Allowing for misspelling on in-class assignments.

Hold students responsible for correct spelling on final drafts, encouraging use of a phonics-based spell checker, such as one of the Franklin Electronic Resources with a speaking component.

CAUTION: It is unfair and counterproductive to make a student with writing problems stay in for recess to finish work. These children need more movement time, not less.

Keyboarding

The most efficient compensation for any student who struggles with basic letter form and spacing is to develop efficient word-processing skills. Parents and teachers need to be aware; however, that it is very difficult to go through life totally avoiding use of paper and pencil and, consequently, it is important for each student to develop at least some basic handwriting skills.

Specific multisensory strategies designed for dysgraphic students are useful for any student who needs help developing appropriate letter form and automatic motor movements. Specific remedial strategies that incorporate air writing, use of the vertical plane (chalkboard), simultaneous verbal cues, and reinforcement with tactile input, are most effective (Richards, 1999).

In today's world, keyboarding skills are valuable for all students, but are particularly essential for the student who struggles with writing and/or spelling difficulties. Students are able to learn keyboarding skills at a very young age. However, keyboarding development requires practice and many students complain that the practice is especially boring. This can be a problem because consistency and frequency of practice are very important in developing automaticity. Consequently, it is useful to have the student practice keyboarding on a daily basis, but only for very short period of time each day. In early elementary, the student may practice only 5 to 10 minutes a night. In upper elementary, the practice sessions could be 10 to 15 minutes a night. If the student is just beginning to learn keyboarding as a teenager, it may be necessary to extend the practice sessions to 15 to 20 minutes a night. The consistency of the practice is critical.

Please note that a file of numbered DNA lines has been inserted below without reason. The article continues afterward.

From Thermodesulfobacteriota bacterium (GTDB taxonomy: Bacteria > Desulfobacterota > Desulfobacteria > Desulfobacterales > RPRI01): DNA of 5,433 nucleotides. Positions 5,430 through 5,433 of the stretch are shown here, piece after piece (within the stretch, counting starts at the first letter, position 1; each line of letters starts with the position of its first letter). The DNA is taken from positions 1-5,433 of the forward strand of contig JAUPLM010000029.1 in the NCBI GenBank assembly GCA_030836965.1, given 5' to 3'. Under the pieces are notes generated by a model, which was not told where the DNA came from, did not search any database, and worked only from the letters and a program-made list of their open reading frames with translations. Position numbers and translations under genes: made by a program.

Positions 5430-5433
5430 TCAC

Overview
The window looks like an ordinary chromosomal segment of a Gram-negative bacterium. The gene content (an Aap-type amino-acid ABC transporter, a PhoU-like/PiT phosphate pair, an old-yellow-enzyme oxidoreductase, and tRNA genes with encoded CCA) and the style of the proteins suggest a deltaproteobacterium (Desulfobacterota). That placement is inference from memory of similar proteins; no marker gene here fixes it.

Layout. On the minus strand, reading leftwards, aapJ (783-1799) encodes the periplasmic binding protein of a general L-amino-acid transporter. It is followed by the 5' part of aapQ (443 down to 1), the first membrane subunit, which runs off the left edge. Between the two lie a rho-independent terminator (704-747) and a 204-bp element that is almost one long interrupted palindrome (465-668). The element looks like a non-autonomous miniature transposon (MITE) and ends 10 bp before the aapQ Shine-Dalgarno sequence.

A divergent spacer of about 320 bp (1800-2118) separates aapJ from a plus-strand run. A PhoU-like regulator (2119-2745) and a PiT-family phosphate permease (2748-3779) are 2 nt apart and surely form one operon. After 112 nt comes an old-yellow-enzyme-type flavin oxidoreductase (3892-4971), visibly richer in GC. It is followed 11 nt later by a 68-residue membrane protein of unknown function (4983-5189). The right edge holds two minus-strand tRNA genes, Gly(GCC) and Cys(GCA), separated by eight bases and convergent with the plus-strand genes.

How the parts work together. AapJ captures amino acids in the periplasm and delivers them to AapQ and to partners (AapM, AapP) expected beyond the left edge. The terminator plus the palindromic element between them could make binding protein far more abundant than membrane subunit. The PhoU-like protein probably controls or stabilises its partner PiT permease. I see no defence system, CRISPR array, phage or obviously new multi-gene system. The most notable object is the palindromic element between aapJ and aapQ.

Many fun and efficient software programs are available to help students learn appropriate keyboarding. Offering access to a variety of programs helps decrease boredom and allows for choice, as the student may select different software each night. Alternate programs have also been developed which teach keyboarding skills based on the alphabetical sequence. One such program starts with the left hand and uses a poem which begins, "little finger a, reach for b, same finger c, d, e," (King, 2005).

Initially, as the student is learning, correct finger should not be required when he is typing for content, as this greatly increases the demands on active working memory. For most students, the habits developed during typing practice will eventually integrate with the finger used while concentrating on ideation and content. Once a student learns word-processing skills, she will have the option of progressing to use of voice-activated software, such as Dragon NaturallySpeaking. Such software allows the student to dictate into a microphone without the need for direct typing on the keyboard. However, this is a higher level skill which is much more efficient once the student knows and understands basic word processing and writing skills. Clear enunciation, lack of slurring words, and use a precise preplanning and organization are critical for success with voice-activated programs.